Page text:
A legal clinic at University of Notre Dame has helped represent the school while its officials have maintained ties to right-wing Supreme Court justices.
Oklahoma's newly approved religious charter school, which proponents hope will serve as the basis of a legal test case before the U.S. Supreme Court that could alter the principle of separation of church and state, is being boosted by a number of right-wing groups with ties to Federalist Society co-chair Leonard Leo, according to new reporting—including a legal clinic with links to some of the high court's most conservative justices.
As Common Dreams reported in July, the Oklahoma Statewide Virtual Charter School Board earlier this year gave preliminary approval for St. Isidore of Seville Catholic Virtual School, which would be the country's first publicly funded religious school if it survives legal challenges. The school board also approved a contract with the institution in October.
Politico on Friday detailed groups that are aiding the effort to open St. Isidore, including a legal clinic at the University of Notre Dame that was announced shortly before Supreme Court Justice Amy Coney Barrett was confirmed.
At the Notre Dame Religious Liberty Initiative (RLI), law professor Nicole Stelle Garnett is representing St. Isidore in a case before the Oklahoma Supreme Court, which was initiated by state Republican Attorney General Gentner Drummond. The state argues that the establishment of St. Isidore violates both the Oklahoma and U.S. constitutions; the state requires charters schools to be nonsectarian by statute.
Since representing the school, Garnett has also joined the board of the right-wing Federalist Society, which has ties to the Supreme Court's conservative justices and which has helped reshape the federal court system, pushing for the confirmations of far-right judges.
Garnett is close personal friends with Barrett and has hosted Justice Clarence Thomas at her home in South Bend, while Brendan Wilson, a corporate attorney who joined the clinic's legal team in 2021, purchased Barrett's home for nearly $1 million around the time that the RLI began advocating for right-wing causes at the Supreme Court by filing amicus briefs.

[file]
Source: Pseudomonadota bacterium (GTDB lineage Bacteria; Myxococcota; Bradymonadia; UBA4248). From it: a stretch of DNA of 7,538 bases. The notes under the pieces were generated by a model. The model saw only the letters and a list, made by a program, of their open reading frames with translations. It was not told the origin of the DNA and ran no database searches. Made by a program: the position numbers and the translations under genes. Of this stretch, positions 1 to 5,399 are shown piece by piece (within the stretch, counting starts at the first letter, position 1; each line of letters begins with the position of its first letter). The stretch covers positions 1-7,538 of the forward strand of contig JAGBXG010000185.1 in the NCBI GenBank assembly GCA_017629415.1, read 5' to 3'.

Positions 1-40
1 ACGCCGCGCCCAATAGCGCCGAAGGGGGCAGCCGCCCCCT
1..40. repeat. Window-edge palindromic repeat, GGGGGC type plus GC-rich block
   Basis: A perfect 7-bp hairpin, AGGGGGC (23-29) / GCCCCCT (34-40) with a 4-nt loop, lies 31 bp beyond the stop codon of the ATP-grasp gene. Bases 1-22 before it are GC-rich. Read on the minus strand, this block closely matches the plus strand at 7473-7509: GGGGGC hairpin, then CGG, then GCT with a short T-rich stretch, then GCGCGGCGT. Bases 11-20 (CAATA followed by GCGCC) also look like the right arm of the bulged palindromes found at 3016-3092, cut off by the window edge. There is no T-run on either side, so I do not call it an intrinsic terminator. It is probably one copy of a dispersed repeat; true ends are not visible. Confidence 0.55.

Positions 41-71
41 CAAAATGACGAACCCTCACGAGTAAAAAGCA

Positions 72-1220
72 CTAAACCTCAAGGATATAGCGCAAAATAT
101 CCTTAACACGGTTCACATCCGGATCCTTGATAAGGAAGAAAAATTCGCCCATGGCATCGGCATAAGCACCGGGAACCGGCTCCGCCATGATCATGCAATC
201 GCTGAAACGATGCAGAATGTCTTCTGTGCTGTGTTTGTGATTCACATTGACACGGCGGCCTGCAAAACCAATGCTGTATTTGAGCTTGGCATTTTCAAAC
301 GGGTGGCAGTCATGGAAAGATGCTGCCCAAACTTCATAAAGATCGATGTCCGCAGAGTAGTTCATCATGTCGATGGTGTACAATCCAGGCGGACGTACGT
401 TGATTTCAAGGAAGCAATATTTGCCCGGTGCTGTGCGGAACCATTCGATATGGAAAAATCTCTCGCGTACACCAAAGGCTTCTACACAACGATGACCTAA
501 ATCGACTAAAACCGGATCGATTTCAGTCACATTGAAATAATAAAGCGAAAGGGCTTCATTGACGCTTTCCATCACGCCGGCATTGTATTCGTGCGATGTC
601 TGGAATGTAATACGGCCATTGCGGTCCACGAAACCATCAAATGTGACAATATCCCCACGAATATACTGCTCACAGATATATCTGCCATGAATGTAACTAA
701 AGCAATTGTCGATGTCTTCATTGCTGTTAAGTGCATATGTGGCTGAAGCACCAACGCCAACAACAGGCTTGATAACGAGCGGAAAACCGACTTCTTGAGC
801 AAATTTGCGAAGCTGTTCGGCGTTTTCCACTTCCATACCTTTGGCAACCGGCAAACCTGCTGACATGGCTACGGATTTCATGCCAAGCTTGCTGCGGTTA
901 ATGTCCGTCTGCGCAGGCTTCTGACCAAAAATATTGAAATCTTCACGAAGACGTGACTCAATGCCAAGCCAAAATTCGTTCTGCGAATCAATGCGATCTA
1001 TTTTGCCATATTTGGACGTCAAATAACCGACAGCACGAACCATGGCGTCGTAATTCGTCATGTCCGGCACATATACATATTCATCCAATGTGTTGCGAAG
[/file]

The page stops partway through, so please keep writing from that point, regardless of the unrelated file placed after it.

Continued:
That real estate deal drew scrutiny from ethics watchdogs earlier this year, as reports surfaced of Thomas and Justice Samuel Alito accepting luxury trips and other financial gifts from Republican donors.
The RLI also announced in 2020 that its director, Stephanie Barclay, would take a leave of absence to serve as a clerk for another conservative Supreme Court justice, Neil Gorsuch—during the same period that the clinic was working with St. Isidore.
In 2022, the clinic funded a trip to Rome for Alito.
Paul Collins, a legal studies professor at the University of Massachusetts Amherst, told Politico that St. Isidore's work with the Leo-linked RLI shows that "the Christian conservative legal movement... has its fingerprints all over what's going on in Oklahoma."
"They recognize the opportunity to get a state to fund a religious institution is a watershed moment," Collins told the outlet. "They have a very, very sympathetic audience at the Supreme Court. When you have that on the Supreme Court you're going to put a lot of resources into bringing these cases quickly."
A spokesperson for Leo declined to comment for Politico's article. A spokesperson for RLI declined to tell the outlet whether Barclay had been involved in work on behalf of St. Isidore before, during, or after she worked with Gorsuch, and whether Garnett and Wilson had discussed the school's case with any justices.
Alliance Defending Freedom, the right-wing group that has lobbied to curtail reproductive and LGBTQ+ rights through the courts, is representing the Oklahoma Statewide Virtual Charter School Board, and counts among its financial benefactors the Donors Trust, a group that government watchdog Accountable.US called the "'Dark Money ATM' for Hate Groups" last month.
Leo's Judicial Education Project, which pushes for the appointment of conservative Supreme Court justices and promoted views that deny the scientific consensus on climate change, has counted Donors Trust as its main beneficiary.
Peter Greene, a retired teacher and blogger who focuses on education issues, said the push for a publicly funded Christian school "has attracted all the usual Christianist power."
Changing the Supreme Court's interpretation of separation of church and state, said progressive news outlet The Tennessee Holler, "has always been their goal."